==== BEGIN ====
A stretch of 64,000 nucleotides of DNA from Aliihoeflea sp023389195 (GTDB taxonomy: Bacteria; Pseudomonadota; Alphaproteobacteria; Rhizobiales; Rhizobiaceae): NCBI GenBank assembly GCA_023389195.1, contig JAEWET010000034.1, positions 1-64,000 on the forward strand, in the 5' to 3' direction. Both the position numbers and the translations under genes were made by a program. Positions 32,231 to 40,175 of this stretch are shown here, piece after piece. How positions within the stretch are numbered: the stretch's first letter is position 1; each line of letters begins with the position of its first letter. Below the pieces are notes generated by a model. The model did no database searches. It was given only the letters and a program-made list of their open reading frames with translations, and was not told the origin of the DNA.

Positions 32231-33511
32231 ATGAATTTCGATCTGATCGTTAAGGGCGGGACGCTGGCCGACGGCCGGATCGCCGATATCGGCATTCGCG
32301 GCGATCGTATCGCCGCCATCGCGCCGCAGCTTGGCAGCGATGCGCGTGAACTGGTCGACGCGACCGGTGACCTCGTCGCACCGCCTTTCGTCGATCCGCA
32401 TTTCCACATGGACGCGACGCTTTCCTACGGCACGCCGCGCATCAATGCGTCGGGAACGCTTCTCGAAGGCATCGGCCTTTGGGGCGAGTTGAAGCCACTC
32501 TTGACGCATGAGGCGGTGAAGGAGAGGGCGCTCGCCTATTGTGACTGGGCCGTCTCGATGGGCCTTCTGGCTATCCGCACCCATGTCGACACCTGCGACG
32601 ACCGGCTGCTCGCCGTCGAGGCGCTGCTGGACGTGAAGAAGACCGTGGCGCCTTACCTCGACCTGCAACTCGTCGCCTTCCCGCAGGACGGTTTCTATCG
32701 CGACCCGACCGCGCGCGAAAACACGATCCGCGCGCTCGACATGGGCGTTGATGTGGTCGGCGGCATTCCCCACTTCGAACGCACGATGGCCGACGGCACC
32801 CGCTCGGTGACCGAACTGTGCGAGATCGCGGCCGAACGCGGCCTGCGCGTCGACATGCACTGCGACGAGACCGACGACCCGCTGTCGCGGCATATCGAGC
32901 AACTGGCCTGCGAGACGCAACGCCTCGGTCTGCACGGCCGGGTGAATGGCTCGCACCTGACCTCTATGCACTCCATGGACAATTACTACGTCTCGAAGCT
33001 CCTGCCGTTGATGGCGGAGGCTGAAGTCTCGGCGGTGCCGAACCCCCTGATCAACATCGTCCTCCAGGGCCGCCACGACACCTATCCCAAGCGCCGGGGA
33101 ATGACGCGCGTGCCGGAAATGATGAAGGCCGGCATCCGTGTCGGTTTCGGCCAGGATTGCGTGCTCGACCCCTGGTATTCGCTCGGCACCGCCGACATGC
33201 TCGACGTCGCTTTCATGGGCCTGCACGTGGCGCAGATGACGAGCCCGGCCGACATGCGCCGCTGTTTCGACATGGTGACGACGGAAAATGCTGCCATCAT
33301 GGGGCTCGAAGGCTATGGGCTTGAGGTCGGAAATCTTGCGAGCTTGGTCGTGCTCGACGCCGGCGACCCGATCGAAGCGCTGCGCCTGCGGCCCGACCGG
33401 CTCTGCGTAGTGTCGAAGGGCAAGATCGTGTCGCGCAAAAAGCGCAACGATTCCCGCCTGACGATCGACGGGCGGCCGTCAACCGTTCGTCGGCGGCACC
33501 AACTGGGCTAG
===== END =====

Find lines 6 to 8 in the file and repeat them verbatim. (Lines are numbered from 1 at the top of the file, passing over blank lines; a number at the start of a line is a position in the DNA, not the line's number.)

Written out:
32501 TTGACGCATGAGGCGGTGAAGGAGAGGGCGCTCGCCTATTGTGACTGGGCCGTCTCGATGGGCCTTCTGGCTATCCGCACCCATGTCGACACCTGCGACG
32601 ACCGGCTGCTCGCCGTCGAGGCGCTGCTGGACGTGAAGAAGACCGTGGCGCCTTACCTCGACCTGCAACTCGTCGCCTTCCCGCAGGACGGTTTCTATCG
32701 CGACCCGACCGCGCGCGAAAACACGATCCGCGCGCTCGACATGGGCGTTGATGTGGTCGGCGGCATTCCCCACTTCGAACGCACGATGGCCGACGGCACC